My name is Beth Still and I have a confession to make. I am a junkie with an incredibly expensive addiction. Since 2008 I have been hooked on educational technology conference. During the last seven years I have been to at least 2 dozen international, state, and regional conferences. My husband knows the exact dollar amount this addiction of mine has cost us, but I'd much rather focus on what I have gained.
I have established thousands of connections of connections with educators from across the globe. Nearly every idea I have had and every project I have come up with over the last seven years can be traced back to an interaction with someone in my personal learning network (PLN). I have been influenced by so many fantastic educators over the years. The people with whom I am connected have challenged me, supported me, and have had a hand in molding me into the educator that I am today.
For years I have dreamed of bringing a team of passionate and dedicated educators together to share their expertise with teachers in western Nebraska. I wanted teachers from my region to get a taste of my addiction. Teachers and administrators from western Nebraska rarely go to events like ISTE, Educon, NETA, or Google Summits so I decided to bring an event to them.
With the blessing of my superintendent, Bob Hastings, I began planning the summit last September. (Shout out to Doug Mader from WNCC for being so great to work with!) I began recruiting presenters who had reputations for being the best in different areas and I bribed them with the promise of covering their travel expenses, good food, and even better company. Registration opened early in April and I held my breath and prayed that we will hit the minimum number of registrations needed to break even by the end of the school year. I cannot tell you how relieved I was when I knew we had enough people registered to move forward!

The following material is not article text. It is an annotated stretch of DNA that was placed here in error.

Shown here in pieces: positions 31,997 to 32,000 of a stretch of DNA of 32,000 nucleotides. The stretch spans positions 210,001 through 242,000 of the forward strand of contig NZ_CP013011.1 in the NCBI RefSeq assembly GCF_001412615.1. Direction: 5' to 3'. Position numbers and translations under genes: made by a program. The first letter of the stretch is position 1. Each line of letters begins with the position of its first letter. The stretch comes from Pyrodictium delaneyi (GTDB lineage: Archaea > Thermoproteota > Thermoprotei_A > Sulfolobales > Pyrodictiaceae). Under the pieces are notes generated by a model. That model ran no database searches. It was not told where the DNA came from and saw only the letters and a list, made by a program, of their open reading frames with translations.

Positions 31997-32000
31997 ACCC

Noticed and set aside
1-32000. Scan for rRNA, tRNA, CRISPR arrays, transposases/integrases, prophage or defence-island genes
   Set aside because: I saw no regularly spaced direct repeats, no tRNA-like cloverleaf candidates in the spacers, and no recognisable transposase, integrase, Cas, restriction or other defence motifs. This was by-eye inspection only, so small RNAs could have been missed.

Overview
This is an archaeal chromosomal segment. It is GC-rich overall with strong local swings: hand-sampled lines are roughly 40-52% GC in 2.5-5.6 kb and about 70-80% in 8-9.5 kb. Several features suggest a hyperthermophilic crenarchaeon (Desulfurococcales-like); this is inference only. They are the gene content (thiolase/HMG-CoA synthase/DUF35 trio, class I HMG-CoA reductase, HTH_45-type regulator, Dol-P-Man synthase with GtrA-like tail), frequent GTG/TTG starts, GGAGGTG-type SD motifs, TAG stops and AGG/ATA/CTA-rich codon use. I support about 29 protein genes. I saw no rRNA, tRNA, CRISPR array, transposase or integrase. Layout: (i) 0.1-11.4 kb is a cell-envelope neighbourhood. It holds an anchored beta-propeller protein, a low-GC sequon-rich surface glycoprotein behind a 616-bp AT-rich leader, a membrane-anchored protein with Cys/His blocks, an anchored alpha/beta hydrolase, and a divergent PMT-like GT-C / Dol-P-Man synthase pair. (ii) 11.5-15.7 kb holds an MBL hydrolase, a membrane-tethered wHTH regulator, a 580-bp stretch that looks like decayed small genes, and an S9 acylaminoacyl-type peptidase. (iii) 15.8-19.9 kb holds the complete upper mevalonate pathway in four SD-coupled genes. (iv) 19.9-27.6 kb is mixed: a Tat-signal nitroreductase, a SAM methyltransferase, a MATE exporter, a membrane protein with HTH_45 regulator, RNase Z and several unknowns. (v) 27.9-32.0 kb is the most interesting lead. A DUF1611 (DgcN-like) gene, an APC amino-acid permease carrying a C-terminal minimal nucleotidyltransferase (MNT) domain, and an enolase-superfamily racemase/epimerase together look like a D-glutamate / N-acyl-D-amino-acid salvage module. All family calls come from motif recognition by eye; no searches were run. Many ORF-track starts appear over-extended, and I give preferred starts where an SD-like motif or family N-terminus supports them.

There were over 100 attendees and 20 presenters who represented 26 different districts. Take a look at this map to see where they came from. I could not have been more pleased with how everything went. There are a few things with the schedule we will change for future summits, but overall I was thrilled with how smoothly things went. The best part of the two day event was watching participants as they learned new things and listening to the excitement in their voices as they talked about all of the new things they wanted to try. My proudest moment was listening to my good friend Steven Anderson deliver his keynote address. He touched on some sensitive issues and I know there was not a single person in the room that was not forced to reflect on how they teach.
The most difficult part of attending a conference is keeping the momentum going once the school year begins. People left the summit excited, energized and ready to jump into new things. That same excitement and desire to change what I had been doing turned into an addiction for me. Once I attended my first ed tech conference and connected with an entire community of learners, my entire world was turned upside down. I did everything possible to support my addiction to learning. I went to as many face-to-face events as possible and in between those events I stayed connected through Twitter, Google+, and other social networks.
I had two goals with this summit. The first was to give educators an opportunity to see what they can gain from being a connected educator. Teachers cannot rely on their school to provide them with the training and professional development they need to stay current. There are not enough hours in the day and the needs of teachers varies too much. Teachers (and administrators!) need to know where to go to learn. Building a PLN is an essential part of taking control of our learning.
The other goal I had was to push attendees out of their comfort zones. I wanted them to be exposed to ideas that were unfamiliar because that is how we grow. When we are surrounded by people who do everything exactly like we do we stop growing and learning. It is easier to stick with what we are familiar with, but it probably isn't what is best for students.
I certainly do not believe in changing just for the sake of change, but I do believe that we need to take time to reflect on why we do what we do in our classrooms. It is time we have the uncomfortable conversations about what good tech integration looks like, curriculum, pacing guides, differentiation, flipped learning, student choice, teacher autonomy, and all of the other topics we tend to avoid because we don't always agree on them.
Perhaps western Nebraska is ready for an Edcamp?